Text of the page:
Social media users

Related to this is an article I read on LinkedIn by Adam Grant about the different types of social media user and how they set their own boundaries accordingly.

The types of user were as follows:

  • Integrators – professional and personal lives are intertwined
  • Segmentors – professional and personal lives are detached. Audiences are segmented across social networks.
  • Expressers – being yourself, giving an accurate representation, warts and all.
  • Impressers – building a positive reputation, constructing an identity. Akin to personal branding.

I believe I sit across these. I have always been a segmentor (passionately so) and an expresser – I’m happy to say what I think but, for the most part, I try to remain polite as that’s who I am. However, recently I have started to integrate slightly more. As my passion for social media has grown I have spent more time thinking and blogging/tweeting about it. As a result I have started to think about how this is seen. I wouldn’t say I am exercising self-branding but merely considering what I say (whether it is true and accurate and whether I believe in it) when I write about things related to my professional life.

One way I segment is to keep my audiences distinct to some extent. I touched on this in a previous blog on my use of social media. However, I am now integrating my blog, LinkedIn and Twitter slightly more. Fortunately, this doesn’t take too much management as I am not too bothered if professional contacts see my Twitter and don’t agree with my views on politics or football. Conversely, and it is something that we shouldn’t forget, these often provide talking points that can kick start professional relationships.

Adam Grant summarises it brilliantly with his final paragraph:

Since many people are segmentors, being liked and respected probably requires some selectivity about what we share and with whom we share it. And there’s a way to be selective without spending inordinate amount of time and energy managing different networks and lists: it’s called conversation. So I’d like to propose a rule: when in doubt, share it offline.”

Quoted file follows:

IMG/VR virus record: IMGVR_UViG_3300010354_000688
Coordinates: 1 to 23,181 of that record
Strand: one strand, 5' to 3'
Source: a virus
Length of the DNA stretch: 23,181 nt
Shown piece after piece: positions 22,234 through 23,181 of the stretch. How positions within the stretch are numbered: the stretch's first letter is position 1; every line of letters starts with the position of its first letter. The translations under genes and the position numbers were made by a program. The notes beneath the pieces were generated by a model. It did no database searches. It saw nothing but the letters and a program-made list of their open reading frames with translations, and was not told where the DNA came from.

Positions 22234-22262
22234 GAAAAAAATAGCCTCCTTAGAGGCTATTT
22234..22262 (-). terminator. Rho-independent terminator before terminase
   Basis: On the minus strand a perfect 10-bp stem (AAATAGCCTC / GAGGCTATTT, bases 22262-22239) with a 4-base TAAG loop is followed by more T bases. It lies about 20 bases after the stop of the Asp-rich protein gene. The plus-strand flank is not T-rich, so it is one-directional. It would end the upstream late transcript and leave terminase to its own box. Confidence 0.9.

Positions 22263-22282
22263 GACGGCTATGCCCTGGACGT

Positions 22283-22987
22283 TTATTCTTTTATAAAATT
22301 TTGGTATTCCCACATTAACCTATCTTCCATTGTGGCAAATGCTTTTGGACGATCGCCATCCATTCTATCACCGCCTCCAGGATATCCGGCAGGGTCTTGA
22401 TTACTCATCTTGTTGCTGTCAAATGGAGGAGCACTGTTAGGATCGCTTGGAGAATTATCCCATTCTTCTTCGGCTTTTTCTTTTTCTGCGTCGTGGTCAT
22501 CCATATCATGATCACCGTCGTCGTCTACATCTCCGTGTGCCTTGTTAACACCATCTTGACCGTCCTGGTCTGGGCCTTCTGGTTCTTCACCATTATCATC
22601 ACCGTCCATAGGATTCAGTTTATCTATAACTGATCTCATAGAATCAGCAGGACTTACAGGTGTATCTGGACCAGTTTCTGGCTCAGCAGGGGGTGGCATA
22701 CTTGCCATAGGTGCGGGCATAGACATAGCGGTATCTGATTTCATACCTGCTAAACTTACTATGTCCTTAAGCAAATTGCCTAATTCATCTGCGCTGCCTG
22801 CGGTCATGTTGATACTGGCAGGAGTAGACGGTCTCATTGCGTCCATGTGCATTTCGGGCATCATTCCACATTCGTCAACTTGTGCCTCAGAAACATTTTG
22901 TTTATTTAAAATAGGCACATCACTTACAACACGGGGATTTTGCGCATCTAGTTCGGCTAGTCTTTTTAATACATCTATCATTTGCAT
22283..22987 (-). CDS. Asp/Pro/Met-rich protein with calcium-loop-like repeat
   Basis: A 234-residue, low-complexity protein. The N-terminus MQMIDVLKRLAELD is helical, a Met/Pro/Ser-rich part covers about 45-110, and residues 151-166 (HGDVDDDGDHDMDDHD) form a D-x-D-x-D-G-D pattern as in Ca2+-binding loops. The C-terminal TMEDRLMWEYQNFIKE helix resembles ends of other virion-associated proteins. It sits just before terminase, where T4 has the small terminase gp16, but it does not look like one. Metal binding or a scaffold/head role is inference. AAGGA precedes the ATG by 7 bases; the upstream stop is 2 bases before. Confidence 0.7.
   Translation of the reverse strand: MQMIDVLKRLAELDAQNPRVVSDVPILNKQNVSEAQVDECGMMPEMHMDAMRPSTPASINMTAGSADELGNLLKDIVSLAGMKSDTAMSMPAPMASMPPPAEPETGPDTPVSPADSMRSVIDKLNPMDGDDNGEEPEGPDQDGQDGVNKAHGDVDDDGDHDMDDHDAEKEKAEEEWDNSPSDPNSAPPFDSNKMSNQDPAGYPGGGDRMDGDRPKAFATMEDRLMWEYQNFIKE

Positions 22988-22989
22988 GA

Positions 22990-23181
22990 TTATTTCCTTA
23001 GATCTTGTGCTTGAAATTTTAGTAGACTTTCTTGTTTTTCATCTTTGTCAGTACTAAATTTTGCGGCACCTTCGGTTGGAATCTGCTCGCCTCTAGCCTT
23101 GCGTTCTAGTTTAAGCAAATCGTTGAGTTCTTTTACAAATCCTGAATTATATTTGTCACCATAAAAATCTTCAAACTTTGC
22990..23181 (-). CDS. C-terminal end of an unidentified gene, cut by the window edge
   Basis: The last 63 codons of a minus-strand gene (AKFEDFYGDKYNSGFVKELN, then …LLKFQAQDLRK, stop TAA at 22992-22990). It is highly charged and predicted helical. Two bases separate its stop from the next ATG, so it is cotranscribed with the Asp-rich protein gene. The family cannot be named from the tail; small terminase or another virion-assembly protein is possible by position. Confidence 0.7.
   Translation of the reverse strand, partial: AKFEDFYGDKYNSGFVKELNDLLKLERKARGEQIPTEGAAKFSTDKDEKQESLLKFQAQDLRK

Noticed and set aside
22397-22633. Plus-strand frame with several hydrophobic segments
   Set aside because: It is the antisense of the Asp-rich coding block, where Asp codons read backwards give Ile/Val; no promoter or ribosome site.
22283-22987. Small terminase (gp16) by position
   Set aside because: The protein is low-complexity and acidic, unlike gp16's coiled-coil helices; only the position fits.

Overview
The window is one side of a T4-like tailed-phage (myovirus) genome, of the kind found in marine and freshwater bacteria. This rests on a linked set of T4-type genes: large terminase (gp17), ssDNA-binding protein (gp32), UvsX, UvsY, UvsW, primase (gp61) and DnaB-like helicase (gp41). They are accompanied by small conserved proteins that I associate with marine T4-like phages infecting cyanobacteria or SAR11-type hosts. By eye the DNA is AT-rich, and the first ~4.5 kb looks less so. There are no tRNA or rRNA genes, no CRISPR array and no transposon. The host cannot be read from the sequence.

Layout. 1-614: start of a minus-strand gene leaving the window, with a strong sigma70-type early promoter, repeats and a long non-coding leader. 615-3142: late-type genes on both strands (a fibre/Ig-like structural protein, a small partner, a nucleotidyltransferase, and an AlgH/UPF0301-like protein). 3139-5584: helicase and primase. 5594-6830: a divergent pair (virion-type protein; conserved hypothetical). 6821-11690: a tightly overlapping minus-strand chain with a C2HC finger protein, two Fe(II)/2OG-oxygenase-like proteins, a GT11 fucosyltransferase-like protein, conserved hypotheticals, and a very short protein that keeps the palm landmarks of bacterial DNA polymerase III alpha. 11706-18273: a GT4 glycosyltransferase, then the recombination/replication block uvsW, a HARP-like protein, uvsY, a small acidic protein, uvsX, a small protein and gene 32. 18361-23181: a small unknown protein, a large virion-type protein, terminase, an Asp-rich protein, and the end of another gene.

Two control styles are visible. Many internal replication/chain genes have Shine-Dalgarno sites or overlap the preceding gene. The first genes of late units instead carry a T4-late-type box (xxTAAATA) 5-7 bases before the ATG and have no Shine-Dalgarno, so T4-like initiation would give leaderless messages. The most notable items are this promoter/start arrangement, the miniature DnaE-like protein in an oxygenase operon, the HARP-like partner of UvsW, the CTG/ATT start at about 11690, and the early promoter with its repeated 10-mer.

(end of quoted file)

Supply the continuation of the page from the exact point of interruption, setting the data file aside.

It doesn’t take much effort to keep things distinct, and by extension I would say that personal branding is not at all necessary. It’s about being yourself and communicating.

Be yourself

Tulathimutte’s piece actually made me quite angry, what kind of boring people want to “dial down the irony”? When he says “for God’s sake, don’t make rude hand gestures”, I laughed and thought of a number of photos of me drunk/hungover sending a clear message to my photo-happy friends. If people are going to get offended by this stuff, if they don’t like humour or irony, if they don’t want me to broadcast my political leanings, then I don’t think I’d want to work for them anyway. And nine times out of ten, I’ll be none the wiser.

Everyone just needs to use a bit of common sense, be yourself, try to be polite and respectful if you can (it’s just better that way), and employers, employ people not brands.

We should leave personal branding to celebrities and politicians. These values should not be imposed on regular, working people. The best people I have worked with have all been that; regular, working people. Fantastic, smart (and sometimes dumb), funny, passionate, witty, creative, regular, working people.

Tim Hodge

Tim Hodge

Tim Hodge lives and works in Sydney. He specialises in web content including SEO and social media. He also writes about craft beer, art, culture and football.

Feel free to contact him on Twitter @timothyhodge, Google+ and LinkedIn.
Tim Hodge

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About Tim Hodge

I’m Tim, a human being living in Sydney, Australia. I spend a lot of time despairing over Leeds United and the rest of it writing, making/looking at art, reading, watching films and dabbling in SEO, social media and content marketing.